The operation appeared successful however subsequent investigations later found that there was inadequate intelligence on the extent to which extremist militants would be involved in the anti-Gaddafi armed movements. This was the beginning of Libya’s problems.

Libya was now on a course of divisive politics based on regional, tribal and political affiliations with the hopes of a people that drove the spirit of demonstrations in 2011 soon hijacked for individualistic goals.

Libya post-Gaddafi

Libya six years later is currently a patchwork of cities and regions controlled by armed militia groups, tribal rivalries, warlords and city councils. Crime is at an all-time high and the concept of law and order now seem utopian.

Over 5,000 people have been killed since 2011 in various clashes between militias and operations against Daesh. Nearly half a million have been forced to flee; one-third fled to Tunisia and around 435,000 have sought shelter in public buildings.

Libya’s economic status is dire with its oil exports having declined by nearly 90 per cent since 2011 and its GDP losses estimated at around $200 billion.

To top that, Libya is now partner to one of the worst migrant crises in history with thousands of migrants and refugees travelling from the North African country in boats in the hope of reaching Europe.

Most significant of all, Libya has failed to create a functioning political government which is able to rule the affairs of the nation. Due to the gaping power vacuum and its porous borders, several extremist groups, including Daesh and Al-Qaeda in the Islamic Maghreb, now operate in Libya.

Weapon trading is common and Libya is currently home to the world’s largest arms cache. Large quantities of Gaddafi’s arsenal have been sold to Mali, Nige, and the Central African Republic by profiteering groups.

Accompanying the caches are around 2,000 para-military and small fringe militia groups operating in Libya from all dominations. Previously united in ending Gaddafi’s four decade rule, they are now fighting for control of the oil-rich country by backing the two rival governments both with their own prime ministers, parliaments and armies split by east and west.

Libya’s neighbouring states have attempted to mediate settlements and broker agreements between the rival factions to move forward with its political transition. Algeria, Tunisia and Egypt have avoided instilling proxy networks in the country and have attempted to contain the violence in Libya from spilling over into their borders and creating repercussions in the region.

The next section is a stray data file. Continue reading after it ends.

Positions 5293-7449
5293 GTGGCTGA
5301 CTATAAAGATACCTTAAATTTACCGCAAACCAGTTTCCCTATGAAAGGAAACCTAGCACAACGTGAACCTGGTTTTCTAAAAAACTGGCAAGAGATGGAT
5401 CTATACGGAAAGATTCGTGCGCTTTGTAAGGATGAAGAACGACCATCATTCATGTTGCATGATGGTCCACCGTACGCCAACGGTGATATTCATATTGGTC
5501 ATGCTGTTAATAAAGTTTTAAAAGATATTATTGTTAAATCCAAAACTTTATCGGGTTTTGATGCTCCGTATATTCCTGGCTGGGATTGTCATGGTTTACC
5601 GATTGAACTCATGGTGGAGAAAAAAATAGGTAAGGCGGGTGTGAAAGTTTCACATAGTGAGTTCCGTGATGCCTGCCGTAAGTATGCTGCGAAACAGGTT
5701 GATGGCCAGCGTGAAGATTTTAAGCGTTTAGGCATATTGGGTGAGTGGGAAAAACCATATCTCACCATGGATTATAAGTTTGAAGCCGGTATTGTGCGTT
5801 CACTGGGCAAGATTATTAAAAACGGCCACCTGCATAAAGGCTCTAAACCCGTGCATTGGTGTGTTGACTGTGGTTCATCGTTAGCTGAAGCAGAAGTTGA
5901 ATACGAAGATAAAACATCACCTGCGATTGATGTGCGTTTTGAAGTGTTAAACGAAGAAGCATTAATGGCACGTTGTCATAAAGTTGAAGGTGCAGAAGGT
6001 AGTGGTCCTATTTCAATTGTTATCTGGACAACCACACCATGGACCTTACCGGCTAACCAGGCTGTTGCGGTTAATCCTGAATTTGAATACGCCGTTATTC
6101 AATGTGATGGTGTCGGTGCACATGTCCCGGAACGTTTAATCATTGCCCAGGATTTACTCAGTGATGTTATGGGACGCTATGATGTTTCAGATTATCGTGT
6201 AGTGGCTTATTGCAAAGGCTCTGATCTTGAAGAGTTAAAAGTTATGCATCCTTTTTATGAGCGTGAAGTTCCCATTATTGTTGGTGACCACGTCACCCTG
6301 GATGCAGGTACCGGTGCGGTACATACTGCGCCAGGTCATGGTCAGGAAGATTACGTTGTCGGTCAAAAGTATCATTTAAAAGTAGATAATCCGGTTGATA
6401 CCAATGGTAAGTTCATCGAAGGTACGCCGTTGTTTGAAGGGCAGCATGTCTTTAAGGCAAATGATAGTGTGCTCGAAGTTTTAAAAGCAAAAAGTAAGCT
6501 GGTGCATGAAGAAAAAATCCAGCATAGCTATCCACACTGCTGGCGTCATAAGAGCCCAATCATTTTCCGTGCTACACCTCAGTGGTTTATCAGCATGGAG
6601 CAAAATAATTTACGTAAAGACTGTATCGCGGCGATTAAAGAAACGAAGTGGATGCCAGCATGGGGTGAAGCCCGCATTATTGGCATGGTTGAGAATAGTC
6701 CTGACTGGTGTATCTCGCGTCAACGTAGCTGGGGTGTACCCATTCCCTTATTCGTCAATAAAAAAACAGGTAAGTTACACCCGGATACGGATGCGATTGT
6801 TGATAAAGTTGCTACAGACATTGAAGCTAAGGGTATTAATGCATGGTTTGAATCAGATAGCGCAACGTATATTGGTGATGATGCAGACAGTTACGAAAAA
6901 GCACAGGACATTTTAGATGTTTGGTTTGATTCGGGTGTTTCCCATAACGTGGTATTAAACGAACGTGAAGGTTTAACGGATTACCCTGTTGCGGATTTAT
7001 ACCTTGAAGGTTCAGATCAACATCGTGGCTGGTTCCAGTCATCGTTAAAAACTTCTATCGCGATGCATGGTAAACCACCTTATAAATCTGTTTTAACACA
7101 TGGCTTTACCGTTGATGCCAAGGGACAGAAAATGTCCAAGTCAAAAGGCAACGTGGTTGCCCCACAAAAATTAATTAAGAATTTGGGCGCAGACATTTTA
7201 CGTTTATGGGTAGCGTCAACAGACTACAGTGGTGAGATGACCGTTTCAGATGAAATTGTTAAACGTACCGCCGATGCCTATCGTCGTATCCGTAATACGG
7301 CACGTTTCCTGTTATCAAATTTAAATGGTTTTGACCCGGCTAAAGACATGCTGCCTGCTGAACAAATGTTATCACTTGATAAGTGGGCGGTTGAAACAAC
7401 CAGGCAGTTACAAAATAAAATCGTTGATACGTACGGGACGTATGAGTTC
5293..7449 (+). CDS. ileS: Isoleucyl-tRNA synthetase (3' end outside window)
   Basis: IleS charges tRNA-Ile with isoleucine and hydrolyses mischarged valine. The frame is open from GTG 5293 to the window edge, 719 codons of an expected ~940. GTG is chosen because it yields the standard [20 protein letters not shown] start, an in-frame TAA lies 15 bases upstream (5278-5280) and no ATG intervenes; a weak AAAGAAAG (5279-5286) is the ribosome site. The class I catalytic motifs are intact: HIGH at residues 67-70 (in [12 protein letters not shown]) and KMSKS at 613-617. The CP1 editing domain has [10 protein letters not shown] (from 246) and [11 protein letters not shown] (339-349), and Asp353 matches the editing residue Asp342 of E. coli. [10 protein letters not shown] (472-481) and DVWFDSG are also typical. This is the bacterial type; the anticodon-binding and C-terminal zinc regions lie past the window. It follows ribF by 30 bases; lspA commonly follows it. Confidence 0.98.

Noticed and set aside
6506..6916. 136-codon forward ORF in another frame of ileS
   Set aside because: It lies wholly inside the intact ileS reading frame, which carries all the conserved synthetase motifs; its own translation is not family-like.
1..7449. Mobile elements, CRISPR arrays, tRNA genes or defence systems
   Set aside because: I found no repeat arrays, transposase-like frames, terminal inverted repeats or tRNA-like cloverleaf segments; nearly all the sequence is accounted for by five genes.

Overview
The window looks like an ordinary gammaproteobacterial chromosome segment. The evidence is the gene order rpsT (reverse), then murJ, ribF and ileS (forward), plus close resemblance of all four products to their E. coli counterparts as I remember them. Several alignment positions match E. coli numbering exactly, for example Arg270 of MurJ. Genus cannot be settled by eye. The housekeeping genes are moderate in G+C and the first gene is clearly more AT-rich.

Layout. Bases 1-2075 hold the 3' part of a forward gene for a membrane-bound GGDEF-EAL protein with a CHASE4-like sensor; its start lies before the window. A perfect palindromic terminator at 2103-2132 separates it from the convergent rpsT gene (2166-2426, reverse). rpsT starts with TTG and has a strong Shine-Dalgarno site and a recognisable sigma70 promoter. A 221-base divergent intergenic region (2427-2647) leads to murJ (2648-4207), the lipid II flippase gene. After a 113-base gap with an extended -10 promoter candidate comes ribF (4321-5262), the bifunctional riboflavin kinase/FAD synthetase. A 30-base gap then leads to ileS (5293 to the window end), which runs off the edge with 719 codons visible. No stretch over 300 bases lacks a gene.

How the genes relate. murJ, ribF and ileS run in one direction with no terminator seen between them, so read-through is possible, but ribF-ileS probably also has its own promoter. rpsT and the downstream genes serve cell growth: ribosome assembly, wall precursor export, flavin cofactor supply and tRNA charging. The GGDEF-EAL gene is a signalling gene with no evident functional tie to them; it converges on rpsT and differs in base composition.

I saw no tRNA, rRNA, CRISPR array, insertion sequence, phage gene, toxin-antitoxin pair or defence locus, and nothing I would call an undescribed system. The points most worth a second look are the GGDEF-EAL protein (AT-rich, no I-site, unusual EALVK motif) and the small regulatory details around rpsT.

Libya’s factious politics

Since 2012, Libya has attempted to elect a unified governing body with little success largely due to the friction between Islamist and nationalist entities and Gaddafi’s 42-year legacy leaving behind dysfunctional state institutions undermined by decades of authoritarian rule.

Libya’s current political makeup is linked mainly to formations in 2014. When the internationally recognised elected government failed to unify the political factions it was usurped by a coalition of armed groups named “Libya Dawn” who had rejected the election’s results and seized control of the capital.

The Tripoli government was then forced to relocate to Tobruk in eastern Libya near the Egyptian border while Libya Dawn backed the General National Congress (GNC) in Tripoli.

As forces began aligning with the Tobruk government against the GNC, the conflict became internationalised: Western states and Arab states including Egypt, the UAE and Saudi Arabia sided against the GNC, while Turkey, Qatar and Sudan, amongst others, supported the Islamist-dominated coalition.

In December 2015, a broad range of representatives met in Morocco to sign an UN-brokered Libyan Political Agreement (LPA) on forming a national unity government.

As a result of the agreement, the UN-backed “Government of National Accord” (GNA) was born as well as the Presidential Council (PC); a body that would act as head of state and supreme commander of the armed forces.

According to the LPA, the PC, currently headed by Fayez Al-Sarraj, formerly part of the Tobruk Parliament, should preside over the GNA. However since the Tobruk and Tripoli governments, as well as the House of Representatives (HoR), which has replaced the GNC lead by Chairman Aguila Saleh Issa, have rejected or failed to endorse the GNA, the LPA has not been implemented.

The HoR should be the legitimate legislative authority under the LPA in theory but has been unable to pass a valid constitutional amendment that enshrines itself as an authoritative body. Instead of following the LPA, the HoR constantly rejects proposals by the Presidential Council and instead has endorsed rival governments.